The Blog

Facebook and Burson-Marsteller: A Cautionary Tale

Google has been victimized and falsely accused. It's a who done it tale of caution that exemplifies the tenuous relationship that PR professionals share with journalists.
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In case you hadn't heard, Facebook and Burson-Marsteller (B-M, a public relations agency) are currently engaged in all out crisis management campaigns of their own doing. The events that preceded their current predicament include: reportedly colluding to spread inaccurate information around Facebook's competitor, Google. According to The Daily Beast, B-M approached bloggers and reporters with a story about how Google's Social Circle (product) jeopardized user privacy. The product lets people with Google accounts see the Websites their friends and their network of friends are associated with.

Although the alleged actions are usually linked to political candidates and campaigns, the current saga demonstrates that even tech giants are not immune. In 2010's The Social Network, Jessie Eisenberg's Oscar-nominated performance as Facebook's founder unleashed a flurry of debate around Mark Zuckerberg's character. Whatever your response to the film might have been, the current turn of real-life events reads like a cut subplot from Aaron Sorkin's screenplay, based on Ben Mezrich's book (The Accidental Billionaire).

While Facebook and B-M have issued statements, Google has remained silent. "We have seen this email reportedly sent by a representative of the PR firm" B-M, said Chris Gaither, Google's senior manager of global communications and public affairs. "We're not going to comment further. Our focus is on delighting people with great products," he added. The decision to keep themselves outside of the back and forth allows for Google to stay above the fray while permitting others to make the case for them: Google has been victimized and falsely accused.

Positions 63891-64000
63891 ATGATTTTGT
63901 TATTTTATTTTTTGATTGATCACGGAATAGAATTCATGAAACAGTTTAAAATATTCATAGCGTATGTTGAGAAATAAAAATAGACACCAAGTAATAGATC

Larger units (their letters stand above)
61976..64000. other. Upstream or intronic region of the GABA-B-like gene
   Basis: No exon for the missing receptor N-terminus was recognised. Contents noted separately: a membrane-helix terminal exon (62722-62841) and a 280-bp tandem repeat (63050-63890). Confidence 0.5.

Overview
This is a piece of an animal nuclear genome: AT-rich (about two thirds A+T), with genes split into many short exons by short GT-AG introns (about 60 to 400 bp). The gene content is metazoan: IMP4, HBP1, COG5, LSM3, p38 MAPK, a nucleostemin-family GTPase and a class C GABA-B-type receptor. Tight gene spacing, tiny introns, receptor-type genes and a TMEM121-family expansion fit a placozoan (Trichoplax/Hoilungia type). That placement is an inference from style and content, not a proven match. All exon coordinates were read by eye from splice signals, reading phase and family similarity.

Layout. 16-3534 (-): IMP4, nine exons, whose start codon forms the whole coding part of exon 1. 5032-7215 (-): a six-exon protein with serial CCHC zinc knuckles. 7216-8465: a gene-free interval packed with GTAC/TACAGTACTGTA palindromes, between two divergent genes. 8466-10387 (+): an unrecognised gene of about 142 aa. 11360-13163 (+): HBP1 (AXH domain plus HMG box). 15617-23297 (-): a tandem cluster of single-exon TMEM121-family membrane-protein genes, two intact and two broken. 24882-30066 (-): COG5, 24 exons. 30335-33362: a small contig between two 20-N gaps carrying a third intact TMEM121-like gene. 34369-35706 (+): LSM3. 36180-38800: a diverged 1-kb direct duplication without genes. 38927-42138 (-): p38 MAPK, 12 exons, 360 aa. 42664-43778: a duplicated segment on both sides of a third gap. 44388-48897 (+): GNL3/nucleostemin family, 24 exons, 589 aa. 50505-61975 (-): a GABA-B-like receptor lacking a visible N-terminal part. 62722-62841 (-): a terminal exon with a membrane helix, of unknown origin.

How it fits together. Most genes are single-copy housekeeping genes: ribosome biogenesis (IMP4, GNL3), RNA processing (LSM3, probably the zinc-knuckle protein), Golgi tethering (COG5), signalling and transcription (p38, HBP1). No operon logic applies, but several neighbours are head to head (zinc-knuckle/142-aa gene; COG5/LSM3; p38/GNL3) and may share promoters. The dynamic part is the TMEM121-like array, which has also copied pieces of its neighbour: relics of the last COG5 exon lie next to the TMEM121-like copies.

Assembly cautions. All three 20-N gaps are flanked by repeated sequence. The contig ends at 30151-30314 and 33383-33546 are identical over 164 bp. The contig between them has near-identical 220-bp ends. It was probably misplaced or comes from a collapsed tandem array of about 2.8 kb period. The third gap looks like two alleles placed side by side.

As media coverage piles up, it's apparent that the discussion centers around the behavior of Facebook and B-M, since the purported privacy concerns claimed by Google's rival have been debunked. Specifically, Christopher Soghoian, the blogger who made his email communications with B-M public, noted that B-M's representatives were "making a mountain out of a molehill."

It's a who done it tale of caution that exemplifies the tenuous relationship that PR professionals share with journalists. As purveyors of news and information to them, PR practitioners have an obligation to honestly represent themselves, their clients and related information to journalists. This type of relationship is best described on hinging upon full disclosure. In its statement, B-M concluded that

"When talking to the media, we need to adhere to strict standards of transparency about clients, and this incident underscores the absolute importance of that principle."

I agree with their statement and the school of thought that believes that our industry is devoted to helping businesses build, manage and maintain brands. Our clients defer to us for our expertise for developing messaging, positioning and overarching campaigns. As their partner, it's important that we use our learnings and best practices in order to help develop and execute transparent and effective campaigns, leveraging the best that both partners have to offer. While we don't see eye to eye 100% of the time, it's imperative that we share our point of view with our clients. It's the task we were hired to do but more importantly, it's the bedrock of a sound partnership.

What are your thoughts about Facebook and B-M's stance?